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Hackernoon logoMinimax Salt-indicator IoT prototype by@el-nino-rocks

Minimax Salt-indicator IoT prototype

For one of our customers we’ve prototyped a network connected monitoring device for their water softener: Minimax. It checks your salt level to make sure your softener never runs out and can continuously provide you with soft water throughout the day, every day.

The Minimax water softener

Hard water

Hard water is caused by a high mineral content in the water. It can affect the taste and smell of the water, but can also affect the functioning of appliances. To solve this problem, Minimax built a water softener. It reduces the mineral content in the water using blocks of salt without needing to be connected to a power source. This allows you to place the water softener wherever it makes the most sense, often in the basement, without having to worry about a power supply or making sure its batteries are charged.

Why?

Although the device is great at softening water, it does not provide you with monitoring tools to keep an eye on it. If you want to know when you have to refill your salt, you have to physically walk to the Minimax and look into the device to see if there is any salt left. Many people, myself included, love to have information readily available at their fingertips but this is just not possible with the Minimax as is. This led us to start prototyping and build a solution for the problem.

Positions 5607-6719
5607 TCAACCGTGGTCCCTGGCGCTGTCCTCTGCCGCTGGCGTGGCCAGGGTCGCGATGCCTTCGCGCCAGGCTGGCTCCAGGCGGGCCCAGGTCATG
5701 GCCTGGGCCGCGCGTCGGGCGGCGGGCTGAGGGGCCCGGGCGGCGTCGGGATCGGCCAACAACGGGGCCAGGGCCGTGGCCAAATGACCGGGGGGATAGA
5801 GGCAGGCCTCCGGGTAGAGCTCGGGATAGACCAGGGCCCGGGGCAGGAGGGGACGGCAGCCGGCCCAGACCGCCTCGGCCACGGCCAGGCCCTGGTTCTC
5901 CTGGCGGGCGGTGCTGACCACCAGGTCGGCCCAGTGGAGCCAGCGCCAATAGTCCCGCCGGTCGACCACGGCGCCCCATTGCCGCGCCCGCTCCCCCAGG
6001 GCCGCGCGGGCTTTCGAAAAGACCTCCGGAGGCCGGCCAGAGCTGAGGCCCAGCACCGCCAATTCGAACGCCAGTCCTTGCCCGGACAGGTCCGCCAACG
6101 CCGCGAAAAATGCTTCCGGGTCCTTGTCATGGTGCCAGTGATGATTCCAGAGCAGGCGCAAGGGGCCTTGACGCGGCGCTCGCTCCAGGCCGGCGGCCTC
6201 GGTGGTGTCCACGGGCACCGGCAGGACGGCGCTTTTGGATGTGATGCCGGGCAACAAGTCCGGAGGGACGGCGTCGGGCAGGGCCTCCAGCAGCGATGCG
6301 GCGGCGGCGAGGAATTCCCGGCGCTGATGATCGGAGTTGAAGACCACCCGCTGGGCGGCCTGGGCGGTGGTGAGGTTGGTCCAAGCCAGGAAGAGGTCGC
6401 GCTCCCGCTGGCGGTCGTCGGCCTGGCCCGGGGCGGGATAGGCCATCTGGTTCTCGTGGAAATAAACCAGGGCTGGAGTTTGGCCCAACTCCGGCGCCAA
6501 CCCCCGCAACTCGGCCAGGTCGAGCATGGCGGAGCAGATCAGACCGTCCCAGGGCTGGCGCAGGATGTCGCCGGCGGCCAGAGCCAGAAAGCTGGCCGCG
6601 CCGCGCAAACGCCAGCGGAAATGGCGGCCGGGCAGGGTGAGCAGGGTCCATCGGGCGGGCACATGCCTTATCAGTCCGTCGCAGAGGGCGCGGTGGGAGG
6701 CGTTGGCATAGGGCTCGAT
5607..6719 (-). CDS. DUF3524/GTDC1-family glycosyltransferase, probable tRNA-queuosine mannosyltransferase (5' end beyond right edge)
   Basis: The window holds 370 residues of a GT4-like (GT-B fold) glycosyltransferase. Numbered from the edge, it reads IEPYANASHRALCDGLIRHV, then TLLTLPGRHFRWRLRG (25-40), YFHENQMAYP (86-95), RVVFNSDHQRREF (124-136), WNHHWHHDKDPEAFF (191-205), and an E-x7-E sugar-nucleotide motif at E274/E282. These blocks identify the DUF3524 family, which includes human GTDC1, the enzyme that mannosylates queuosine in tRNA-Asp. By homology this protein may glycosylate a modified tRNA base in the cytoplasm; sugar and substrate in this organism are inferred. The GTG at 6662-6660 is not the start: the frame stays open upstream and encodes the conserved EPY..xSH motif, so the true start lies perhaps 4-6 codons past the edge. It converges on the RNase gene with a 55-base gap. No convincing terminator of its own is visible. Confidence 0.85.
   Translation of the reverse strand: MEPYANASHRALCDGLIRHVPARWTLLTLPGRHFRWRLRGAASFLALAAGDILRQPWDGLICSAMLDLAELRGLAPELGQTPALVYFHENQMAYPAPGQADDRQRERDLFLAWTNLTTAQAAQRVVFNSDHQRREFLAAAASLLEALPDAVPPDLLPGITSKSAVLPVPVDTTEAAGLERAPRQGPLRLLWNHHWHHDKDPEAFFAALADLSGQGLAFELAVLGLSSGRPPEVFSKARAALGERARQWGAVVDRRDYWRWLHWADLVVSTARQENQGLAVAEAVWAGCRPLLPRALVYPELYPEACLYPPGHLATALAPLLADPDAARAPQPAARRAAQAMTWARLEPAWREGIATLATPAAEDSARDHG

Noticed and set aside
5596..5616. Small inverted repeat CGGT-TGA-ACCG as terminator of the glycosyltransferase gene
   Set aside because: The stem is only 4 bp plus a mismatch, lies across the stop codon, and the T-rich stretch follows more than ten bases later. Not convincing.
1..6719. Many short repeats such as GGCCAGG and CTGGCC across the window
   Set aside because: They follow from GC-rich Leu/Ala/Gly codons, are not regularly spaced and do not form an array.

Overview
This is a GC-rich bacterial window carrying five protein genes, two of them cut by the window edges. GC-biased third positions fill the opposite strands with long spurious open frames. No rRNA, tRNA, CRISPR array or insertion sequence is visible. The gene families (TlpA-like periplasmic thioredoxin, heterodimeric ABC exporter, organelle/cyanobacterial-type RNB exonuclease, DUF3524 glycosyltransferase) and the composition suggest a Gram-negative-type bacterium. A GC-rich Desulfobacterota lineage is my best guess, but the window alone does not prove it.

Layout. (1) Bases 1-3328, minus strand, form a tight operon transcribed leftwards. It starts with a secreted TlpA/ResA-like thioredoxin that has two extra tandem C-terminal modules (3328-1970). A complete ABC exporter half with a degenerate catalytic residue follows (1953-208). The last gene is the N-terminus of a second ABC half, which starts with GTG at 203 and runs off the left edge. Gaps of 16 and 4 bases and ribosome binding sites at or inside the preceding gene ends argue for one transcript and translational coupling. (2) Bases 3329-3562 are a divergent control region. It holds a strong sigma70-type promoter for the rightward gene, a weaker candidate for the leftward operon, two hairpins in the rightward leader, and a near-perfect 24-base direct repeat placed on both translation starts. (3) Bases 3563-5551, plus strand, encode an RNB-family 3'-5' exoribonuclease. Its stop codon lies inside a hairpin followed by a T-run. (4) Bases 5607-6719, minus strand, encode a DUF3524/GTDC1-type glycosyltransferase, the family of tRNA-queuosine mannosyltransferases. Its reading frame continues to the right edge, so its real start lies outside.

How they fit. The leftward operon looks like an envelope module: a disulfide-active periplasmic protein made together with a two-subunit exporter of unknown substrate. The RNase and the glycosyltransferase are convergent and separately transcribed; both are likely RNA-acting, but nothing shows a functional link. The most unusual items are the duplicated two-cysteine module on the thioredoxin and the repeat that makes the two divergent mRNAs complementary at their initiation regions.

The salt indicator is a small device which slides into the cover of the Minimax. A LED shows the status of the salt level.

How?

The most important feature for the prototype is measuring the salt level in the device. To tackle this, we’ve used an ultrasonic distance sensor. The sensor triggers a sound and listens for its echo. Using the interval between them it can calculate the distance to the object. When the salt level decreases, the distance between the salt and sensor increases. The sensor is read by an ESP32. The ESP32 is a microcontroller with built-in Wifi and Bluetooth allowing us to send the data to the user.

Besides an app which shows the salt level, the device also contains a physical indication of your salt level. A green, orange or red light indicates if the salt is sufficient, needs to be refilled or is almost depleted. This allows you to see if you need to refill your salt whenever you walk past it.

A green, orange or red light indicates if the salt is sufficient, needs to be refilled or is almost depleted.

Next steps

As a basic prototype, the device meets the criteria. However, it is not limited to measuring just the salt level. By adding additional sensors, like a water hardness or pH sensor, it can provide insights into how effectively the device is functioning. Minimax can then use this information to continuously improve their product.

By Rick. As a developer at El Niño, he loves to make the life of users a bit better by building IoT prototypes and creating optimal user experiences.

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